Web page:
owners of America -- that includes association health plans
and tax-free health savings accounts. Now, I agree with
Tommy. In order to make sure you got good doctors here
in Wisconsin practicing their healing, in order to make
sure health care is affordable, we need medical liability
reform. We need the federal government to make sure that
people can have their day in court, but we've got to stop
these lawsuits that are driving docs out of business. (Applause.)
It's in your interest. It's in the people's interest that
we get this done.
Listen, in order to make sure this economy is a place
where people can find work, we need an energy plan. I submitted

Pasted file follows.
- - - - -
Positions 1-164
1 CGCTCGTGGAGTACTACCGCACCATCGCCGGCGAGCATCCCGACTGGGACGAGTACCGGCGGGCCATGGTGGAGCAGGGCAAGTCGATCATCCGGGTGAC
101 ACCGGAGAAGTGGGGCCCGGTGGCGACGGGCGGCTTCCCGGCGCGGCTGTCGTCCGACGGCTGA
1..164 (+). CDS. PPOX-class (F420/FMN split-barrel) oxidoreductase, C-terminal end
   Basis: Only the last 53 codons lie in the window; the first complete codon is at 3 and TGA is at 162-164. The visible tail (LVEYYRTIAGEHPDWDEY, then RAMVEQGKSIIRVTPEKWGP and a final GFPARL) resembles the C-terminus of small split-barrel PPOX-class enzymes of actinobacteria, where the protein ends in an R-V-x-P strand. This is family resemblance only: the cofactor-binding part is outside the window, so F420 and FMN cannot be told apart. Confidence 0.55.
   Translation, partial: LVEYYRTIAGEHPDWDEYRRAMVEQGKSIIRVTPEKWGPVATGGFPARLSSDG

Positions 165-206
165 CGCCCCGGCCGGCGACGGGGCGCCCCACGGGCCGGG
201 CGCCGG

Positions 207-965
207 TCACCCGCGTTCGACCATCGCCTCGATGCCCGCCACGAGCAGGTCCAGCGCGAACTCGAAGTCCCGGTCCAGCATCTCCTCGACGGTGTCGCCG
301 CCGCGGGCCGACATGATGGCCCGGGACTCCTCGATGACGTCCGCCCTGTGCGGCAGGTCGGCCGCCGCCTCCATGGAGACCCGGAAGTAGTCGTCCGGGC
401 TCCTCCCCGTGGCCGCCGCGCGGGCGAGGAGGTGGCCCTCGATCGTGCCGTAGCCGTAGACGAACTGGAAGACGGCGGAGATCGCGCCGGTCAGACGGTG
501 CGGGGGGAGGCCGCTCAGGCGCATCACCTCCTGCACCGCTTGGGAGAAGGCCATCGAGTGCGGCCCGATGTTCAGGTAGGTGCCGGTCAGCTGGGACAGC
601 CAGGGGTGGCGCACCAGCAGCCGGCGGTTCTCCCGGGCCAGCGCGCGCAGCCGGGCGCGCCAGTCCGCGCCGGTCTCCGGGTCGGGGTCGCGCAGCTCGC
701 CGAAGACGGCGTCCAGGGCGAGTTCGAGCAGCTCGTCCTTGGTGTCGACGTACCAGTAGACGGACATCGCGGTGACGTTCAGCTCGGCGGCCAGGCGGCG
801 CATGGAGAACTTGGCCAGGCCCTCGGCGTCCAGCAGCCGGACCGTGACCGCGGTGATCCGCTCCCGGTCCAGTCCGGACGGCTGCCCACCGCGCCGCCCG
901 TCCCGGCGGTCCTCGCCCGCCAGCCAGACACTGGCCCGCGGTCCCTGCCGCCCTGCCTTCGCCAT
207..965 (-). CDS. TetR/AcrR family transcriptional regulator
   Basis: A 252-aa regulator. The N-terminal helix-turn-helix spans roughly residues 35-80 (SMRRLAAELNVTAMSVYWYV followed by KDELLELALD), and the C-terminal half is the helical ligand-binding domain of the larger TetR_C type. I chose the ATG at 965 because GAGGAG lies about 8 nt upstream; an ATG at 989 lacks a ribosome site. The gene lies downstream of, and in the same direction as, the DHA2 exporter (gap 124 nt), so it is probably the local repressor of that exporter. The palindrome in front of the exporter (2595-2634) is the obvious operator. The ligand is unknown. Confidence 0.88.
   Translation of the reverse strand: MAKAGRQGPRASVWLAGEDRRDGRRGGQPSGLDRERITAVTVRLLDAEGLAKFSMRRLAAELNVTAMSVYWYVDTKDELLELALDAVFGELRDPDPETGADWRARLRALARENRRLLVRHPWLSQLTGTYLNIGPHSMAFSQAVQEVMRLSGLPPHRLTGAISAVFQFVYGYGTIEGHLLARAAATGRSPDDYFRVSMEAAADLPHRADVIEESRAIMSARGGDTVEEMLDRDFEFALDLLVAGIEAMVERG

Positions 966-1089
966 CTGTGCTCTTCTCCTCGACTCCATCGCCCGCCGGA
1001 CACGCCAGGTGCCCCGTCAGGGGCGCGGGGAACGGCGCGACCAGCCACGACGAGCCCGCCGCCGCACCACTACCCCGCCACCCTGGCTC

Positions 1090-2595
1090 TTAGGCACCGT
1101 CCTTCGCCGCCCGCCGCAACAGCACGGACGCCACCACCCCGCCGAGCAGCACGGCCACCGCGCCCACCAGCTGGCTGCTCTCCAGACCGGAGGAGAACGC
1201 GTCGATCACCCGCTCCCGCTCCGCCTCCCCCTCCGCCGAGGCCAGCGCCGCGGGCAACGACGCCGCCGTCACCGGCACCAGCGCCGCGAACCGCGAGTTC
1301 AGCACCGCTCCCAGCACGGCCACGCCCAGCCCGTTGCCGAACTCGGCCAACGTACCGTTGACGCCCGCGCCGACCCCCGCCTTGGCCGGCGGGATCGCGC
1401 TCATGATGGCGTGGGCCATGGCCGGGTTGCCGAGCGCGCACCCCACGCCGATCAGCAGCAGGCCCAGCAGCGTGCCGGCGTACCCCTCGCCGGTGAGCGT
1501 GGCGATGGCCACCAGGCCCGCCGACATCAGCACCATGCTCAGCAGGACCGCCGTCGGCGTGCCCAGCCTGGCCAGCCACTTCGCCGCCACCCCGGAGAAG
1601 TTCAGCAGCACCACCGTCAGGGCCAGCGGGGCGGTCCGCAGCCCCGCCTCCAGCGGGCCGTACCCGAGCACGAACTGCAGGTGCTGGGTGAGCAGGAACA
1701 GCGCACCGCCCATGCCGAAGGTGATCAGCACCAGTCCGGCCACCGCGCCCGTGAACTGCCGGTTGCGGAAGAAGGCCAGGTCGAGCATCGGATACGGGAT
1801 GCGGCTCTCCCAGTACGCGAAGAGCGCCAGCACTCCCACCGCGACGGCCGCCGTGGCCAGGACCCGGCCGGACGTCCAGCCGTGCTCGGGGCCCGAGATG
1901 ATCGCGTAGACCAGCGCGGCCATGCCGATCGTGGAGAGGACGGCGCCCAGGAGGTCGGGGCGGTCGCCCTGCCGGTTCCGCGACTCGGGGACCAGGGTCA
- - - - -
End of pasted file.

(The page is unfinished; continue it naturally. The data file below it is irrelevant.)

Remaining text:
one to the United States Congress. They need to pass that
to my desk. It calls for modernizing the electricity system.
It calls for the use of alternative sources of energy.
It encourages conservation. But we can explore for energy
in environmentally friendly ways. For the sake of economic
security, for the sake of national security, we must be
less dependent on foreign sources of energy. (Applause.)
I know we've got some farmers here. Listen, our farm economy
is strong, and I intend to keep it that way. That's a good
sign for states like Wisconsin. The farming families of
this state are making a good living, and one of the reasons
why is because they're selling Wisconsin products overseas.
If you're good at something, we want people buying it.
We're real good at growing things, we're very good at making
things. I'm a person who believes that we ought to be opening
up markets, not closing markets. Just listen, my view is,